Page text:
The drought of 2006 to 2008 was a real paradigm shifter for Tasmanian farmers. Our experience of drought since the 1950s in this State told us that it would last for 12 to 18 months, and we as farmers made decisions accordingly. Water supplies, fodder shortages, crops grown and even the type of animals run and the balance of breeding stock to readily saleable livestock were all governed by what had happened during the past.
But this drought set new records for both duration and low rainfall, with most areas affected for up to five years and experiencing 250 mm (10 inches) less rainfall per year than the long-term annual average. The tried and true plans we had previously were no longer sufficient to cope with the new reality. This had a marked result on whole communities. People started to focus inward, social events ceased, and there was an air of desperation.
Brett & Ruth Hall – ‘Montlea’, Oatlands
In Victoria and Tasmania researchers predict the frequency and spread of exceptionally hot and exceptionally dry years are likely to increase.
By 2010–2040, exceptionally low rainfall years are likely to affect about 10% of the region and occur about once every 12 years on average. By 2030, exceptionally low soil moisture years are likely to affect about 11% of the region and occur about once every nine years on average.
*Source: Hennessy et al (2008) Drought Exceptional Circumstances — An assessment of the impact of climate change on the nature and frequency of exceptional climatic events, CSIRO, Bureau of Meteorology
An audit of existing water resources including dams and direct takes, bores, irrigation schemes and water reuse systems combined with a detailed overview of current water usage is the first step. During drought stock require more water as their feed is generally more brous and their tolerance to low water quality may be reduced as they become weaker.
Water quality can be significantly affected in times of drought and drought recovery. This is due to many factors including reduced ground cover, erosion, evaporation causing concentrations of salts, groundwater in uences, and/or the use of alternative sources.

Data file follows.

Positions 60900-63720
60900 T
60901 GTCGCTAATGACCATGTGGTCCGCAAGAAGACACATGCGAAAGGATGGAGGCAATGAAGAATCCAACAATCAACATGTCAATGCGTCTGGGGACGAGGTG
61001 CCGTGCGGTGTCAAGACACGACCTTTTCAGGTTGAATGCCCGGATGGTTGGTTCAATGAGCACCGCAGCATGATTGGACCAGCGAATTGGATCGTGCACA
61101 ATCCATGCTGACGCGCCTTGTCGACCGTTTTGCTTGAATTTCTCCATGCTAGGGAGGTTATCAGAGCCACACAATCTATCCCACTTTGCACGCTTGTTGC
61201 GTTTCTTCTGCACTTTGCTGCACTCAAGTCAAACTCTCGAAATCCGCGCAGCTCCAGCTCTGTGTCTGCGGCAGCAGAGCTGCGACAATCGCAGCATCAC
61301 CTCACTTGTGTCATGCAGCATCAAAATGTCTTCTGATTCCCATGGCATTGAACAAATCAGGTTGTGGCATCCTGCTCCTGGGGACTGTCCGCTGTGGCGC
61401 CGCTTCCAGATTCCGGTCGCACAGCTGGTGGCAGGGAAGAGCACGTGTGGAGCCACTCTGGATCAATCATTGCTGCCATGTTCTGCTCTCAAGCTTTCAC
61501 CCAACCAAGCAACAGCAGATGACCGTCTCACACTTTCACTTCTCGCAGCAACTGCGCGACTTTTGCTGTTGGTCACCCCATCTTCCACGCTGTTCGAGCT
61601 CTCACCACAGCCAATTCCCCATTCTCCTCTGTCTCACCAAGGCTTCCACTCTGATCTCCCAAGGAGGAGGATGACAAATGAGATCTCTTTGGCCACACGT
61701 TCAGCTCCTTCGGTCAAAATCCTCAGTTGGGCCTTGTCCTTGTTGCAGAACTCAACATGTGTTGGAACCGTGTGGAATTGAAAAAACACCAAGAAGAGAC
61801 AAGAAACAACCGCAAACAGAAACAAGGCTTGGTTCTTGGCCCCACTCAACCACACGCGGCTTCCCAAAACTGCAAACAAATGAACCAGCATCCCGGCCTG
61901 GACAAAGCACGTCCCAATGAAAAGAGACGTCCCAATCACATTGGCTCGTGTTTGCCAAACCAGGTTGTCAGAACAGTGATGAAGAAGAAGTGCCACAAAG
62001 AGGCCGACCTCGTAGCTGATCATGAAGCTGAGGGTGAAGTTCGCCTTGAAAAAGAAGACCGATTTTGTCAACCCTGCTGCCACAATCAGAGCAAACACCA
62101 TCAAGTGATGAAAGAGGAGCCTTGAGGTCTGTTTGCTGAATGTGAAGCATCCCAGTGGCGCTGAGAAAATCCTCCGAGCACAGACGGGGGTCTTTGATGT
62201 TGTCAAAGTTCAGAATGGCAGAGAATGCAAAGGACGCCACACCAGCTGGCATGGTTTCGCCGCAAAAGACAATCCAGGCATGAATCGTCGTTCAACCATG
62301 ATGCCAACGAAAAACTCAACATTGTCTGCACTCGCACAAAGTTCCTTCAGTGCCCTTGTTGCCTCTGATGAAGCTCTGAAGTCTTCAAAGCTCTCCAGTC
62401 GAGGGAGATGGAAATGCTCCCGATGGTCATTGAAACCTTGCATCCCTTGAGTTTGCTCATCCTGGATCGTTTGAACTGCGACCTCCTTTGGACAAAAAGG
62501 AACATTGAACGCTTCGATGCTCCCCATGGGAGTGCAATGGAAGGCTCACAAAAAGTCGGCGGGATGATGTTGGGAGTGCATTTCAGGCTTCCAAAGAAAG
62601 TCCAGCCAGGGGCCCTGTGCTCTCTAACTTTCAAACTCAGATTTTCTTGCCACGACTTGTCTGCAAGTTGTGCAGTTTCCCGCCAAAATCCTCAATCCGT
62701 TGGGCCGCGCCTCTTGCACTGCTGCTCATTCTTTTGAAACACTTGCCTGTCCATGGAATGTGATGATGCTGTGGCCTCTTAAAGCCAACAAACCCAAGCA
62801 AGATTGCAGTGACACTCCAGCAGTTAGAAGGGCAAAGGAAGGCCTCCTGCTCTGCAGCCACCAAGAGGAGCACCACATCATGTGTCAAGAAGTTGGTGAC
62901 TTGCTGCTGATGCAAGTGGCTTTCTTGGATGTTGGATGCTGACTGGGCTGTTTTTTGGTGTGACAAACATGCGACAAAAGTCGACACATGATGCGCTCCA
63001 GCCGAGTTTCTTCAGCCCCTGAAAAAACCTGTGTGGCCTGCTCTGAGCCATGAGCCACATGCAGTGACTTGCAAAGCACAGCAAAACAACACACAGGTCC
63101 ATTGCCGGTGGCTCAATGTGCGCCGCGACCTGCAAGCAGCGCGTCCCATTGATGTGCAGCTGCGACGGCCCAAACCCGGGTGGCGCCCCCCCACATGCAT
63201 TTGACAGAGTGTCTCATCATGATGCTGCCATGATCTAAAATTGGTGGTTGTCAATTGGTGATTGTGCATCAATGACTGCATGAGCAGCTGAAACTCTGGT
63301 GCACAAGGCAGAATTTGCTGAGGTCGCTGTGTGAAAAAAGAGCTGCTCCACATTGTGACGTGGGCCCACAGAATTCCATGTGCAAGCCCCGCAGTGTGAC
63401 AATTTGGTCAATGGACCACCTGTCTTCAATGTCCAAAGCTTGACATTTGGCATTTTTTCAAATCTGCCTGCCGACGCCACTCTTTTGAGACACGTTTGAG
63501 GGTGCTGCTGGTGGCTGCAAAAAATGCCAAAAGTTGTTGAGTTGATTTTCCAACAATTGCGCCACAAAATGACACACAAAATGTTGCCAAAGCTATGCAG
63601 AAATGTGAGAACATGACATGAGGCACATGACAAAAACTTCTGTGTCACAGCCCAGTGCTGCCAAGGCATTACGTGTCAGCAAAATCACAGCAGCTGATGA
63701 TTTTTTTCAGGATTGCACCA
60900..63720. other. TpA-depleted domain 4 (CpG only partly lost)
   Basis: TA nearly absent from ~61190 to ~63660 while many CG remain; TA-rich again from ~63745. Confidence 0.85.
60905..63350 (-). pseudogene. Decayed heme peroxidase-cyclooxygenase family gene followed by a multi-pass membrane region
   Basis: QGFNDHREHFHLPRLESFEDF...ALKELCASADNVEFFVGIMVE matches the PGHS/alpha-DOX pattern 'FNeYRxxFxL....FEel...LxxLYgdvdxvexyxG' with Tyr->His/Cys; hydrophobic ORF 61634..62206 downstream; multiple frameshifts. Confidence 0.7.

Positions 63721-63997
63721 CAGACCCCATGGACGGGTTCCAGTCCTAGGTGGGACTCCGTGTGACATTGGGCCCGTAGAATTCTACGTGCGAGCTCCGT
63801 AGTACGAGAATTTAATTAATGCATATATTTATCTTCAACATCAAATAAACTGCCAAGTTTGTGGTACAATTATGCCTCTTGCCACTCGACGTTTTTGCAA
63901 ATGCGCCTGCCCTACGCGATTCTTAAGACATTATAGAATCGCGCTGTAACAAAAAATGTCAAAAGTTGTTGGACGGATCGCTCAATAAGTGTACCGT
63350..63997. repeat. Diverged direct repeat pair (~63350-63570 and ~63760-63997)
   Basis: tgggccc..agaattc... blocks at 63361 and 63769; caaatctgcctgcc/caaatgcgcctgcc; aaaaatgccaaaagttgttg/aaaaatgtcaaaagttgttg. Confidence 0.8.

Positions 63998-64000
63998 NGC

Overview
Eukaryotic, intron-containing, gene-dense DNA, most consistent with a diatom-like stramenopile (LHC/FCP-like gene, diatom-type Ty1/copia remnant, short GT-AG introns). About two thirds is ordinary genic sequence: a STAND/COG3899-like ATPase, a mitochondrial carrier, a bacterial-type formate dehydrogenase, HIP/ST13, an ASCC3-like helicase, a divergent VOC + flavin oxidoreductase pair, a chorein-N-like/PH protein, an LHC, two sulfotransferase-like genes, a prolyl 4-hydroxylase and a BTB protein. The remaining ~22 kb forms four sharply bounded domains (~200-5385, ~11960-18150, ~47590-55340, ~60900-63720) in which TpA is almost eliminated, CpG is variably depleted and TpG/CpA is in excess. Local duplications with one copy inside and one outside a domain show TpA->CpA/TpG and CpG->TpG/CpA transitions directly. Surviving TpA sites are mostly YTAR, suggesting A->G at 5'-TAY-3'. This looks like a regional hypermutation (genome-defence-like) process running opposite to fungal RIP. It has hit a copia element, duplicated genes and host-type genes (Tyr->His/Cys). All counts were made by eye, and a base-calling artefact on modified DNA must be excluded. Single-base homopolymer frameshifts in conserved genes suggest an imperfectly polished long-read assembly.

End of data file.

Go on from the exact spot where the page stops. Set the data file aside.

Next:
Make sure you monitor farm water quantity and quality during drought.
*Source: Drought facing the challenge and managing the risk – an initiative of NRM South and NRM North and funded by Woolworths and Landcare Australia
Whether you are in a drought affected area or not, managing your water supply is a crucial part of farming now and into the future. Doing this in a cost effective and time efficient manner is getting easier thanks to systems like the TankSentry by Odyssey Sensors.
The TankSentry is a remote water management system that feeds real time data to your home computer, tablet or smartphone, logging your water levels and providing alerts when your water is either too low or overflowing.
Utilising state of the art LoRa Technology that is not reliant on internet access across your farm, the TankSentry will be able to inform you where your trouble spots are and when you need to look at them saving you on time, water wastage and worry.
The gateways have a transmission distance of up to 25km with a repeater function that can extend the transmission distance in multiples of a further 25km radius (not line of sight), offering private and secure data transfers with the capability of supporting up to 1,000 sensors per gateway.